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Celiac Society of India & Illness to Wellness organises seminar on the role of millets in preventing gut inflammation

Our Bureau, New Delhi
Tuesday, July 9, 2024, 16:50 Hrs  [IST]

The Celiac Society of India and the Indian Coalition for the Control of Iodine Deficiency Disorders, in partnership with health-dedicated programme Illness to Wellness, hosted a seminar on “Gut, Microbiome & Millets: The Inflammation Fix”, highlighting the critical role of gut health in combating prevalent nutritional deficiencies and chronic diseases, emphasizing practical dietary changes for improved public health outcomes.
Dr. Vinod Kumar Paul, member of NITI Aayog said, "We must tackle the nutrition crisis through behavioural change, shifting to nutritious foods like millets instead of processed ones".
Celiac disease is a hidden condition that needs more awareness and the Comprehensive National Nutrition Survey data shows alarming trends including that 11% of children aged 10-19 are pre-diabetic, and obesity rates are rising by 4-5%. He urged teachers, parents, and caregivers to focus on children's diets, obesity, and overall lifestyle. Regular health checkups, including BMI assessments, are crucial. Nutritionists and industry professionals must prioritize adolescent health, he averred.
“We need evidence that changes can reduce obesity and anaemia on a large scale. Preconception care for women and proper complementary feeding between six to eight months of a child's life are critical, yet only 46% of children receive this care. Additionally, only 12% of children aged six to eighteen months receive a minimum acceptable diet, leaving 88% lacking essential nutrition. Special attention is needed for early and low-birth-weight babies, who make up 30% of births and require intensive feeding. This is a critical public health nutrition issue that demands immediate action,” said Paul.
Opening the session, Dr. Chandrakant Pandav, Padma Shri awardee and expert in community medicine with significant contributions to iodine deficiency disorders and public health said, "Wellness encompasses nine interconnected components: Physical, Emotional, Social, Creative, Spiritual, Financial, Environmental, and Occupational. Each of these elements is vital to achieving overall well-being. Development should be measured beyond economic metrics, taking inspiration from Bhutan's Gross National Happiness, which emphasizes happiness and well-being as key indicators of progress".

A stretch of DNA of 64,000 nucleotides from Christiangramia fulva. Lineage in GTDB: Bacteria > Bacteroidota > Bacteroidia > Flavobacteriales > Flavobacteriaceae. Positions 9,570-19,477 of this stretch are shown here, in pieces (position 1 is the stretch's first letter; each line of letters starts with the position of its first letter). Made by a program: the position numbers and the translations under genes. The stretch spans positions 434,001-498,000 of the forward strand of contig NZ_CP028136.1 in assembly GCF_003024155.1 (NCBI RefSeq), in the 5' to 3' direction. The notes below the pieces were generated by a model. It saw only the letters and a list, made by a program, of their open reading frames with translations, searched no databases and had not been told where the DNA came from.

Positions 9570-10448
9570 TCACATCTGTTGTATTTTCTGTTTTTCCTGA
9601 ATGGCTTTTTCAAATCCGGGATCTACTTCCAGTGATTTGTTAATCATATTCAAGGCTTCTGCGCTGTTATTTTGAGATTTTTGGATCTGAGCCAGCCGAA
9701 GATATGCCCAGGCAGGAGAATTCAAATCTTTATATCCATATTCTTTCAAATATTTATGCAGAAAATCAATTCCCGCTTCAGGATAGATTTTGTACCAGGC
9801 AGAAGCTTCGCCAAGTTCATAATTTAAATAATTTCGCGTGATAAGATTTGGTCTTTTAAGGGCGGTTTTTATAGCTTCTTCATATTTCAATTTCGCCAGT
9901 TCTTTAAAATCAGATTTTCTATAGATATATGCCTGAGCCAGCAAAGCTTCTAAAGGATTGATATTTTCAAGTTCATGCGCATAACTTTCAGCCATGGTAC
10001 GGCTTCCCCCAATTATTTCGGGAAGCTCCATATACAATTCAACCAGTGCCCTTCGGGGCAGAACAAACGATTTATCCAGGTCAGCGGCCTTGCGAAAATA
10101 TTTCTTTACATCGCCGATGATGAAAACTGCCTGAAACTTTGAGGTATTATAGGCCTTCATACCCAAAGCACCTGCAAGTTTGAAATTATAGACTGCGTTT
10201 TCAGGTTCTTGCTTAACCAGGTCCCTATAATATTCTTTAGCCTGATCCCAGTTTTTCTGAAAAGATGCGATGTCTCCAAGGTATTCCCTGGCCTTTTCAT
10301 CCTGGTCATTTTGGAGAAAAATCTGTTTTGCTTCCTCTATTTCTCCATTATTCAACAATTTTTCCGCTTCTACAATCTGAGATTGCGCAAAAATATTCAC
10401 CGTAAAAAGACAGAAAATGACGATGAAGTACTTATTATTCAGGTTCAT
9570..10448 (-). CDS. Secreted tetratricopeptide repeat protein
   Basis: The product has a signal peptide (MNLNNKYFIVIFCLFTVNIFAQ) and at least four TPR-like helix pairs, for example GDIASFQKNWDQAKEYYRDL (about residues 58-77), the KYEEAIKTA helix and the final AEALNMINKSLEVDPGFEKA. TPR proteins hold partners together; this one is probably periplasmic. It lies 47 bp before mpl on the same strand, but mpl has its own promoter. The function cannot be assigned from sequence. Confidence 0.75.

According to the June 2024 UN report, only 17% of the 17 Sustainable Development Goals (SDGs) are on track to be achieved by 2030. Immediate and accelerated action is required to meet these global objectives, he added.
Meenakshi Lekhi, former Union minister said, “We need a millet revolution, much like the green revolution. Ancient texts from the Neolithic period and the Harappa and Indus Valley civilizations reference millets, highlighting their historical significance. Varieties like Black Millet, Barnyard Millet, Foxtail Millet, and Sorghum Millet were once staples in our diet before colonial influences changed our eating habits".
Emphasizing the significance of such seminars and the vital contributions of initiatives like those between Illness to Wellness and the Celiac Society of India, Anil Rajput, chairperson of the National CSR Council at Assocham, remarked, "The collective efforts of the Celiac Society and Illness to Wellness in organizing these seminars to raise awareness about gut health are both inspiring and commendable. Gut health is fundamental to our overall well-being and as many health issues stem from the gut- a healthy gut is the cornerstone of good health. Events like these are indeed critical in reinforcing the need for a balanced diet and the resulting healthy living. I am confident that going forward we will intensify the number of programmes that address the multiple facets of gut health.”
The seminar highlighted the importance of gut health in addressing the epidemic of nutritional deficiencies and chronic degenerative diseases such as obesity, diabetes, high blood pressure, heart disease, cancers, autoimmune diseases, and mental health issues. Often referred to as the second brain, the gut houses two-thirds of the immune system, underscoring its crucial role in overall health. Recent studies emphasize the profound impact of gut health on overall well-being, highlighting its role in managing obesity, diabetes, heart disease, and mental health.
The eminent speakers who enlightened the audience with their insights included Dr. Arjun Dang, MBBS, MD, CEO & partner at Dr. Dang’s Lab; Dr. Meena Mishra, MBBS, MD, chairperson of the Brain Behaviour Research Foundation of India; Dr. Kapil Yadav, MBBS, MD, Professor at the Centre for Community Medicine, AIIMS; Ishi Khosla, clinical nutritionist, columnist, author, entrepreneur & researcher and Dr. Asha Chandra, founder of Asha Chandra Welfare Consultancy among others.
Speakers highlighted pointers on the disruption of microbiome balance caused by commonly eaten grains and highlighted the benefits of ancient, anti-inflammatory, gut-friendly grains like millets. The engaging discussions provided attendees with practical dietary changes to incorporate these nutritious grains into their daily lives, dispelling myths and misconceptions along the way, said the organisers.


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